Isra Almodallal, the first woman to be nominated as spokeswoman for Gaza's Islamist rulers Hamas, works in her office in Gaza City, on November 4, 2013
Isra Almodallal, the first woman to be nominated as spokeswoman for Gaza's Islamist rulers Hamas, works in her office in Gaza City, on November 4, 2013 © Mohammed Abed - AFP
Isra Almodallal, the first woman to be nominated as spokeswoman for Gaza's Islamist rulers Hamas, works in her office in Gaza City, on November 4, 2013
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Selim SAHEB ETTABA, AFP
Last updated: November 20, 2013

With a smile or a threat: the two faces of Gaza's Hamas

Inside the Gaza government press office, a fresh-faced young woman makes her case in fluent English; outside, scowling bearded officials bark orders at masked militants.

In the Gaza Strip, the Islamist movement Hamas that runs it shows two faces.

Wearing a brightly coloured veil and smiling broadly, 23-year-old Israa al-Mudallal admits with disarming candour that she still has a lot to learn in her role as Hamas's first-ever spokesperson for the foreign press.

Her job, she says, is to present "the views of the Palestinian government" -- that is, the perspective of Hamas, which has ruled the impoverished Gaza Strip since ousting the forces of moderate Palestinian president Mahmud Abbas six years ago.

"I don't know, actually," she admits, her British accent marked by a distinctive northern twang picked up from spending her teenage years in Bradford.

"I wanted to know; I wanted to ask people from inside (the government): 'What's your view on this,' because I don't belong to the Hamas movement."

Born in Egypt, she grew up in Gaza then moved to England with her family so that her father, now a political scientist at Gaza's Islamic University, could finish his doctorate.

Before taking on the job as Hamas's English-language mouthpiece, Mudallal worked as a presenter on a local TV channel. An active participant in social networks and with one marriage already behind her, she describes herself "proud to be a divorced woman."

A replica oud, or Arabic lute, stands on her desk, among books mostly in Arabic but also a copy of Charles Dickens' "Great Expectations."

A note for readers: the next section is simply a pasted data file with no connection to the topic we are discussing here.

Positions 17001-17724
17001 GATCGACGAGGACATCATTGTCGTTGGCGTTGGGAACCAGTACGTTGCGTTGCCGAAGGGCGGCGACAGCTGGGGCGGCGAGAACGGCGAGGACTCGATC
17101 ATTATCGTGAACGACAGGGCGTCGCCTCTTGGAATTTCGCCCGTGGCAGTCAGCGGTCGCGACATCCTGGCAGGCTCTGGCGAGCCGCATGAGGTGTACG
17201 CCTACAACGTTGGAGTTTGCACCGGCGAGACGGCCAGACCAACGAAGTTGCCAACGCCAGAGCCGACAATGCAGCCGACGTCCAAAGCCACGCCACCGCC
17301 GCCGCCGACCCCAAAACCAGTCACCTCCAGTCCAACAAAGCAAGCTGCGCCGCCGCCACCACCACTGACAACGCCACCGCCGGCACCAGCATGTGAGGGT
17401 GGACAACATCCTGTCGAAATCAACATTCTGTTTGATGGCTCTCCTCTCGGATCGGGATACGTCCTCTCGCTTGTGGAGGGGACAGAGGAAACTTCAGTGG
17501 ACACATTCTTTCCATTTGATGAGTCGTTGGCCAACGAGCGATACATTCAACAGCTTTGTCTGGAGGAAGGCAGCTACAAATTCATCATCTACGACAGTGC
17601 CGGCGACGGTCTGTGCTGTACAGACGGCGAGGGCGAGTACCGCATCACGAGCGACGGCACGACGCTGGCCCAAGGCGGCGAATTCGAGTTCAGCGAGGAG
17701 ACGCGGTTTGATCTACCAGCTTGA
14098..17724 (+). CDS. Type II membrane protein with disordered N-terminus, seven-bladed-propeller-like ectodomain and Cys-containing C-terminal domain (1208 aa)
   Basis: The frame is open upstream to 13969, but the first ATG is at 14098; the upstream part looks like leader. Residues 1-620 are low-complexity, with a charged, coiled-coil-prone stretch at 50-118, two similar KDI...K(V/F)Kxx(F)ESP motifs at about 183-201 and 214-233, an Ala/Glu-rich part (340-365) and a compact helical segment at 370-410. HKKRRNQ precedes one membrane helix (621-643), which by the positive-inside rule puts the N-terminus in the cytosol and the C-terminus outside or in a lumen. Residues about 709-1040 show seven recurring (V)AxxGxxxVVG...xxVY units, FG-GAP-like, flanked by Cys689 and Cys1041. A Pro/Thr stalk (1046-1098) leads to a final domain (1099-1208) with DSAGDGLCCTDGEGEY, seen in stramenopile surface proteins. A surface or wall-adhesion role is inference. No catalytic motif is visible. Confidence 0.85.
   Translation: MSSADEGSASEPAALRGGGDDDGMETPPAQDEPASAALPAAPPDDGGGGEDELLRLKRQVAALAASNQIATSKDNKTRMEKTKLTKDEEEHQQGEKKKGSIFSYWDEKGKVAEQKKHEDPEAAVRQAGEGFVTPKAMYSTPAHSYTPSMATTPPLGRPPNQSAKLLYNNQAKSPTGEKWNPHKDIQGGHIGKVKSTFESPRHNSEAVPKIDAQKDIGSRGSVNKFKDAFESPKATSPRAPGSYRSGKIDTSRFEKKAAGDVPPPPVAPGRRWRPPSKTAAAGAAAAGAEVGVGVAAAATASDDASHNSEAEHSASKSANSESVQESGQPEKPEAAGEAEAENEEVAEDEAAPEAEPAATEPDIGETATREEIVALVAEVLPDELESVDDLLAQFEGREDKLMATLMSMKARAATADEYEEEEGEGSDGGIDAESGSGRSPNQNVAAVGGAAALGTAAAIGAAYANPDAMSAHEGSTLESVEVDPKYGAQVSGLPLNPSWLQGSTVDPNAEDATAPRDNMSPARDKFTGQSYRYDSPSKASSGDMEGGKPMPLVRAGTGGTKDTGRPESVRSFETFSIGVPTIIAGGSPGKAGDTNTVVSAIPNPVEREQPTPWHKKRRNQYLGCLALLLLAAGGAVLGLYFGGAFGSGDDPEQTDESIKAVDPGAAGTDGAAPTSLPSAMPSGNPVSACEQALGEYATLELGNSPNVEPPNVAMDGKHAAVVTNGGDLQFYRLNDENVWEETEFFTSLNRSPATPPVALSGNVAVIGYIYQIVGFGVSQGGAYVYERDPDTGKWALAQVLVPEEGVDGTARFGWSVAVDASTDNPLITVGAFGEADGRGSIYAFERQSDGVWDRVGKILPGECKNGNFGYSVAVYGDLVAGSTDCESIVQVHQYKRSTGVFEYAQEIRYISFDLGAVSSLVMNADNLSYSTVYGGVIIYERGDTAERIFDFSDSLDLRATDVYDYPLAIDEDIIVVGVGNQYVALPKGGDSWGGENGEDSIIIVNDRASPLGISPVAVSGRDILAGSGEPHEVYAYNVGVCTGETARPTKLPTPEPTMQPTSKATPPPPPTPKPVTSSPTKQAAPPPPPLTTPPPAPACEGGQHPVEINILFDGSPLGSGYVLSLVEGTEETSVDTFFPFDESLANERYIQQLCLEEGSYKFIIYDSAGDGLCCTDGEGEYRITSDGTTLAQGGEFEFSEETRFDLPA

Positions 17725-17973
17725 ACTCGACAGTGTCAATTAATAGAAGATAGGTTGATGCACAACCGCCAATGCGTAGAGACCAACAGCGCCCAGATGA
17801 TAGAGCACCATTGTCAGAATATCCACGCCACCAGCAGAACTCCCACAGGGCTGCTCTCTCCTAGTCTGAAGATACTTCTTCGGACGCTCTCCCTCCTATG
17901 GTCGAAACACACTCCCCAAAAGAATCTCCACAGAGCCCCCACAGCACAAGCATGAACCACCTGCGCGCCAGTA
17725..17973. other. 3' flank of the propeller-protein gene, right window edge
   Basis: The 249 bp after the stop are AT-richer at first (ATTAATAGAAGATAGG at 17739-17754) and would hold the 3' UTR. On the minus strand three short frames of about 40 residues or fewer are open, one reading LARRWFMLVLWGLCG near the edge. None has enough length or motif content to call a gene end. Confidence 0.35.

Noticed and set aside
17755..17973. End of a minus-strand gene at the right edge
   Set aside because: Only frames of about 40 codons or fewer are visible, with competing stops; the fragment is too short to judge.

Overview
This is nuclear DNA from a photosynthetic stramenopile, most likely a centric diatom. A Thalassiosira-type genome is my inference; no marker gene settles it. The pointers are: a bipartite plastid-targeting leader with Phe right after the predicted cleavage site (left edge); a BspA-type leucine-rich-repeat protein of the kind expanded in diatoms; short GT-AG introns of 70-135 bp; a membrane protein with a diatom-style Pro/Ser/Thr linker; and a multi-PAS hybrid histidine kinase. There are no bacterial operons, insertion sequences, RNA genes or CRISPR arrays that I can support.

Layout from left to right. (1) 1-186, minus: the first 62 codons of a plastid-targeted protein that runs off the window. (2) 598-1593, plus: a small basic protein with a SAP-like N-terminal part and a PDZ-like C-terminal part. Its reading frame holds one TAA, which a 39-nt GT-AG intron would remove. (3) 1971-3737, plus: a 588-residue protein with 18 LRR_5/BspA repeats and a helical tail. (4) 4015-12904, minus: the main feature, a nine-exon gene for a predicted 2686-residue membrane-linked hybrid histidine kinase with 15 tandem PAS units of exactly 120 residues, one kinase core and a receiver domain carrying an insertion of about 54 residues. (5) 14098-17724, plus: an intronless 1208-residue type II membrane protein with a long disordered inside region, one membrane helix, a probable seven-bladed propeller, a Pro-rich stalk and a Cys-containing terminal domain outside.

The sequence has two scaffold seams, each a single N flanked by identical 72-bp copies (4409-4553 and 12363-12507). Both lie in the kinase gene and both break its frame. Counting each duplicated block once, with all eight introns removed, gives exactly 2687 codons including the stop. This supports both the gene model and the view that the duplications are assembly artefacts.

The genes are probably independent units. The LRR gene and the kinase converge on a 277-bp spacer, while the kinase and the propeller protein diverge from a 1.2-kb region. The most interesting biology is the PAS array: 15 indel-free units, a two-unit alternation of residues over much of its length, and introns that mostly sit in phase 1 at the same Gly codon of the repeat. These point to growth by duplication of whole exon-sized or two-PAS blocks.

'Human issues are important'

Seated in front of a huge photo of Jerusalem's Al-Aqsa mosque compound, the third holiest site in Islam, she fluidly runs through the traditional Palestinian claims but using language that gives the narrative a fresher, more modern emphasis.

"The human issues are the most important thing to talk about, especially the humanitarian crisis," says Mudallal, who is descended from refugees who lived in a village near the port city of Ashdod in what is now southern Israel.

These days she lives in Rafah on Gaza's border with Egypt.

"I live with my grandmother and she has Alzheimers. She only remembers her village, and her memories with her dad and trees, and weddings there, the sea there, the smells of lemon," she says.

Hamas government spokesman Ihab al-Ghussein says the decision to employ a young English speaker was part of the movement's strategy to communicate directly with the world.

"Appointing Israa is one of these means that we're gonna use to try to talk to the West directly," he told AFP.

"Whenever we put a lady who used to be an activist in the Palestinian issues to be a spokeswoman, it is a practical way to say that we believe in this youth."

But Hamas demonstrates much less leniency towards activists who challenge its authority. Among them are those from the Tamarrod protest movement, who appealed through social networks for anti-government rallies on November 11, although hardly anyone showed up.

"This Tamarrod was just hot air, weaker than soap bubbles, weaker than the foam of the sea. Weaker than a cobweb!" said interior minister Fathi Hammad, waxing lyrical at a gathering of the security forces last week.

The Gaza-based Palestinian Centre for Human Rights condemned the "arrest campaign" launched by Hamas security forces who arrested dozens of people in the run-up to November 11, saying some of them had "subjected to torture."

And on Thursday, thousands of masked Hamas militants marched through the streets of Gaza in a show of forced aimed at "the Israeli enemy and all those who would seek to weaken Hamas."

Analyst Omar Shaaban warned against any attempts "to corner Hamas," saying the movement, already under pressure after the overthrow by the Egyptian army in July of its Islamist ally president Mohamed Morsi, was likely to react violently.

"We're not happy with the way (Hamas) have been managing the Gaza Strip, but we don't want to go from bad to worse," said Shaaban, who heads the think tank, Palthink.

"They will do whatever it takes to keep Gaza; there is no other place for them."

Hamas is also struggling to cope with the consequences of the demolition of cross-border smuggling tunnels by the Egyptian army which has hobbled the flow of fuel into Gaza and brought its only power station grinding to a halt.

But in a display of an unexpected soft side, Al-Qassam Brigades hailed on Tuesday the birth of two lion cubs in the Gaza Strip, named in honour of the fight against the Israeli army in November 2012.

"A symbol of beauty, power and strength recently born in the besieged #Gaza Strip", wrote the armed wing of the Islamist movement on its Twitter account, with pictures of the newborn cubs.

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